Operations – The Quick Serve Consumer

A lot of attention of late has been focused on the consumption growth segments in our industry.  In terms of segment and format, the primary growth areas often identified are use of natural and upscale ingredients, quick serve processes, and ever popular traditional cooking (wood/coal).  But we think that these descriptor understate what is really going on.  The real challenge and opportunity is how to address the changing “Quick Serve Consumer”.

What is a quick serve consumer?  At the start, they are non-traditional and want to try new things.  They are more health conscious, and see a relationship between what they eat and how they live, to quality of life…and we are all connected now to a nonstop barrage of communication which we increasingly ignore because the sheer quantity is too much to absorb.

As a result, there are three key challenges.  Like it or not, one imperative is to use social media to reach quick serve consumers because that is where they increasingly get their information.  Successful use of social media is important.  A second challenge is to create menu and product options that will be perceived as “real”, “natural”, “fresh”, and/or “local”.  All suggest an upscale appeal that infers food quality and healthiness.  A new study released by Grocery Manufacturers Association (GMA) found that US consumers are increasingly weighing evolving drivers in food purchase decisions.  These drivers include health and wellness, food safety, social impact, and experience in addition to the traditional drivers of price, product and promotion.

Recent announcements and advertising by major quick serve chains that are removing certain additives for more natural ingredients like antibiotic free chicken appeal to the quick serve consumer’s belief in the relationship between what they eat and their quality of life.  For an increasing number of consumers, a perception of safe ingredients equals food safety and healthful product.  These evolving consumers tend to be younger and are more likely to use social media for news and information, and are more likely to make use of mobile ordering apps and see digital marketing.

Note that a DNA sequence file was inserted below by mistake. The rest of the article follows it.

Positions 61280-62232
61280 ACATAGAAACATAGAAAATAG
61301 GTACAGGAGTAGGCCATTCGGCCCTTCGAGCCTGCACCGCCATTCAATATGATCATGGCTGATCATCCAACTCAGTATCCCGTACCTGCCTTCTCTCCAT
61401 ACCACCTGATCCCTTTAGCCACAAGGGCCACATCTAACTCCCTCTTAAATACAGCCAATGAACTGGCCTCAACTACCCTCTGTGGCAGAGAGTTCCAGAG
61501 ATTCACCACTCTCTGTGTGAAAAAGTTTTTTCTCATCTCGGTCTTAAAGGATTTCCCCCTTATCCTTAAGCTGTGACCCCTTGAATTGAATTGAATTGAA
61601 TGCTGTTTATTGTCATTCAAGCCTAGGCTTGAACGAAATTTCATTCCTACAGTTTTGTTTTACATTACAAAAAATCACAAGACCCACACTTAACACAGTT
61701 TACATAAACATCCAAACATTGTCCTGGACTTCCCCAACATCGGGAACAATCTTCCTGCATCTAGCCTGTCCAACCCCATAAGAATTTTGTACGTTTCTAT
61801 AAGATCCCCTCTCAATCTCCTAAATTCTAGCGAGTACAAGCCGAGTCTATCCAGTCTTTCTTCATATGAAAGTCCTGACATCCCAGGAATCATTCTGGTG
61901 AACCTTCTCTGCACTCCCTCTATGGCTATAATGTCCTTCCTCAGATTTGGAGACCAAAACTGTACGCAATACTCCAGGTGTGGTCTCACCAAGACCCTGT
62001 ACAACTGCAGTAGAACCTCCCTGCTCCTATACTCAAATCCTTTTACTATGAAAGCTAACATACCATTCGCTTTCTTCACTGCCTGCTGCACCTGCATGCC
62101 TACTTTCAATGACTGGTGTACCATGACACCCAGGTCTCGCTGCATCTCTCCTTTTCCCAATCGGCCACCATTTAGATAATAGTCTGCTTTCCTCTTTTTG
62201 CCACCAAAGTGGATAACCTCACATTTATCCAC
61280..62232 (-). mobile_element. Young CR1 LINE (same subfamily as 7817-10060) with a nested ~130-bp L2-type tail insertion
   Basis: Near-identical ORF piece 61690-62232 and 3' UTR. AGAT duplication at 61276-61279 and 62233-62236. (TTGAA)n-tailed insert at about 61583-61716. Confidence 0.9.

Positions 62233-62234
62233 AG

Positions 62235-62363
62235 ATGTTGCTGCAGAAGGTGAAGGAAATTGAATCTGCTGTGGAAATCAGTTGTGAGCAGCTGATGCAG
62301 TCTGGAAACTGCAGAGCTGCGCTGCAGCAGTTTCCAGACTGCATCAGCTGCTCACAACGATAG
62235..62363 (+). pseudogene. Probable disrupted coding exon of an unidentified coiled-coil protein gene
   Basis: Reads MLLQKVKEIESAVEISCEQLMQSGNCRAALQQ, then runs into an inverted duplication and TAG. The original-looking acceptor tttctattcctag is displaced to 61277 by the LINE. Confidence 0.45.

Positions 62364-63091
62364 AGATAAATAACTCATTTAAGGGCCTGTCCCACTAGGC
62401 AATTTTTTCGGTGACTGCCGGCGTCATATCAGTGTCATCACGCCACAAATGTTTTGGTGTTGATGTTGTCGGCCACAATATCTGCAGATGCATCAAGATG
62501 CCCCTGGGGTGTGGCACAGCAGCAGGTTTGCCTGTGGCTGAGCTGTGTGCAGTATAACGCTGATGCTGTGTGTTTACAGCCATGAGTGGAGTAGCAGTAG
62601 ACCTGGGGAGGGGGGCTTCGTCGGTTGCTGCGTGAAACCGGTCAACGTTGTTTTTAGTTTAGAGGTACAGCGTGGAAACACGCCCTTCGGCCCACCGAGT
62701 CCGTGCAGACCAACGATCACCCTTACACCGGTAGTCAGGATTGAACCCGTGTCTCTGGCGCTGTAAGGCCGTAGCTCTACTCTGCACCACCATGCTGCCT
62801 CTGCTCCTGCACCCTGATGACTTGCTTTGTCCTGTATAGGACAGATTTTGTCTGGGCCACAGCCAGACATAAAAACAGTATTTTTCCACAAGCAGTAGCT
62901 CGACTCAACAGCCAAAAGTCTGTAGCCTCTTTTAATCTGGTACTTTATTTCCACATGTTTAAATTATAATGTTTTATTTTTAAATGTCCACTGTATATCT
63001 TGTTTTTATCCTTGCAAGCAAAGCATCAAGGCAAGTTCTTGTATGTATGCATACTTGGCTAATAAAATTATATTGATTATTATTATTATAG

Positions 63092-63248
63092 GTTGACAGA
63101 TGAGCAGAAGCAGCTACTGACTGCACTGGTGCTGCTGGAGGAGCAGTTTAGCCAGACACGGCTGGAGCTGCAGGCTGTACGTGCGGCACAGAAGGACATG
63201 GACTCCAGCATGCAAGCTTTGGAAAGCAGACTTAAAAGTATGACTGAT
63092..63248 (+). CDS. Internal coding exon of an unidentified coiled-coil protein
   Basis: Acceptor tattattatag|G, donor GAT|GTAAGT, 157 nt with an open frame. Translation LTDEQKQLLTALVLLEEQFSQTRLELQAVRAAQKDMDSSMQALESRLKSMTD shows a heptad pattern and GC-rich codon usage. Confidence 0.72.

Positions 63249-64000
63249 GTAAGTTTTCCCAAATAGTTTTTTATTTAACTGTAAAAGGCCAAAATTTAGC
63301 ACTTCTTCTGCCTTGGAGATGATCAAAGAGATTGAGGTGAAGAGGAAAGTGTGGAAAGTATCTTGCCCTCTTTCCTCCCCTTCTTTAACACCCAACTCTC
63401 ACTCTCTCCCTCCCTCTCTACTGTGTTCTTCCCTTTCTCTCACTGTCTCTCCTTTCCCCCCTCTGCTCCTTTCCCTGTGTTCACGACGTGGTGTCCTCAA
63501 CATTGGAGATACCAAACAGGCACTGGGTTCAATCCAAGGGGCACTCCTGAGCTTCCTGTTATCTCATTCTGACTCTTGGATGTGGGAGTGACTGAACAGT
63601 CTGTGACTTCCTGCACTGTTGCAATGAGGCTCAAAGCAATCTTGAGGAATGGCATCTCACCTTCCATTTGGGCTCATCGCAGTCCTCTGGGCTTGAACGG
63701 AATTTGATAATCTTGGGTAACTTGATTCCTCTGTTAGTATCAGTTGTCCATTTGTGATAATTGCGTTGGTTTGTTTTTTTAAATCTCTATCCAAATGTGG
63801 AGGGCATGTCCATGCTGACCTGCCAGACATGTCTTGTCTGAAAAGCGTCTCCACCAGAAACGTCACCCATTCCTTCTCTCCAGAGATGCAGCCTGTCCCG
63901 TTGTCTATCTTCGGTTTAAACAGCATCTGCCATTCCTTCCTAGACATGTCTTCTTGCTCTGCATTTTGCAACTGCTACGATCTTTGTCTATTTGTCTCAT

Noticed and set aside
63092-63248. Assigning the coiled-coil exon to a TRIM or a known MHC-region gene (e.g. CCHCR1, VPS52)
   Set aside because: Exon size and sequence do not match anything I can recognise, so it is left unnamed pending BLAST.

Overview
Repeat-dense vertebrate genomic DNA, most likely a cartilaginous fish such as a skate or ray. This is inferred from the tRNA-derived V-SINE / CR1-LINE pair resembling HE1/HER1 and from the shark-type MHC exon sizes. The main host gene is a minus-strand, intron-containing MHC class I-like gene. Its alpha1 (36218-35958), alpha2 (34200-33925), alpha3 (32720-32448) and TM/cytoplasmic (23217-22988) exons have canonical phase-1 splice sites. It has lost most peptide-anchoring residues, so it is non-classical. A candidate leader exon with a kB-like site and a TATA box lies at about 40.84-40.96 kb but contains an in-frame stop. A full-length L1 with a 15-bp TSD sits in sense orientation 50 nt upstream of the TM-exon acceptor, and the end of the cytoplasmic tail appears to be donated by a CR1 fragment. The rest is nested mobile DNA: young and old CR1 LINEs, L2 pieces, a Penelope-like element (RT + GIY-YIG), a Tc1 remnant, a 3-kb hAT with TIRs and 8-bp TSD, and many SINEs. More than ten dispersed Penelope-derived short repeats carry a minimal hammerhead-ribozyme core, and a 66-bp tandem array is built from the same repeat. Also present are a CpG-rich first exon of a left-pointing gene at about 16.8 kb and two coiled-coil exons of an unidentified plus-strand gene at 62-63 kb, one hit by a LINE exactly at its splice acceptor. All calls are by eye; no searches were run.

But the “real” food concept goes beyond removing ingredients and local sourcing.  It also includes adding authentic foods such as ethnic, regional, and local ingredients to appeal to local tastes and preferences.  The trend offers real opportunities for independent restaurants to differentiate themselves from the chain competitors which by definition offer only wide appeal options.  We are often amazed at some of the creative differences in regions.  Usually it is a result of long-standing marketing strength by a cheese, meat or sauce supplier, but sometimes it results from transitioning consumers.  This is especially true in the “sunbelt” where New York style or Chicago style pizza ingredients are gaining strength.

Part of that is driven also by food ingredients that come from a particular local area.  Another driver is the ethnic population in a small geographic area which can significantly impact the popularity of jalapeno peppers, pineapple, Canadian bacon, provolone or gorgonzola.  Local cuisines and ethnic themed pizzas have really become a trend.

Another trend popular with chefs as well as diners is the creative use of vegetables like mushrooms, broccoli, peppers and kale which are viewed as healthy ingredients  and a way to reduce calories.  Vegetables can be the “hero” marketed for their natural healthy properties, sustainability, and local sourcing while typically having the added benefit of costing less than the meat they replace.  New bold flavors and spicy ingredients are one of the hot creative trends.

Format is important as well, demonstrated by the success of quick serve and full serve restaurants encouraging visual open kitchens and prep areas.  If you’re able to rearrange or use mirrors to enhance the visibility of your kitchen and prep areas, do it.  if not visually appealing now, you should consider ways to make the preparation or cooking areas part of the dining “experience”.

Embracing change is always one of the most difficult concepts, especially if the business is going pretty well already.  It is important to note, however, that embracing trends and new ideas is best an evolutionary process, not a revolutionary one.  Trying something new, even if it fails, can be a learning experience to make you and your business better.  At Delco Foods, they’re working to be better every day, and they hope to have an opportunity to further serve you.

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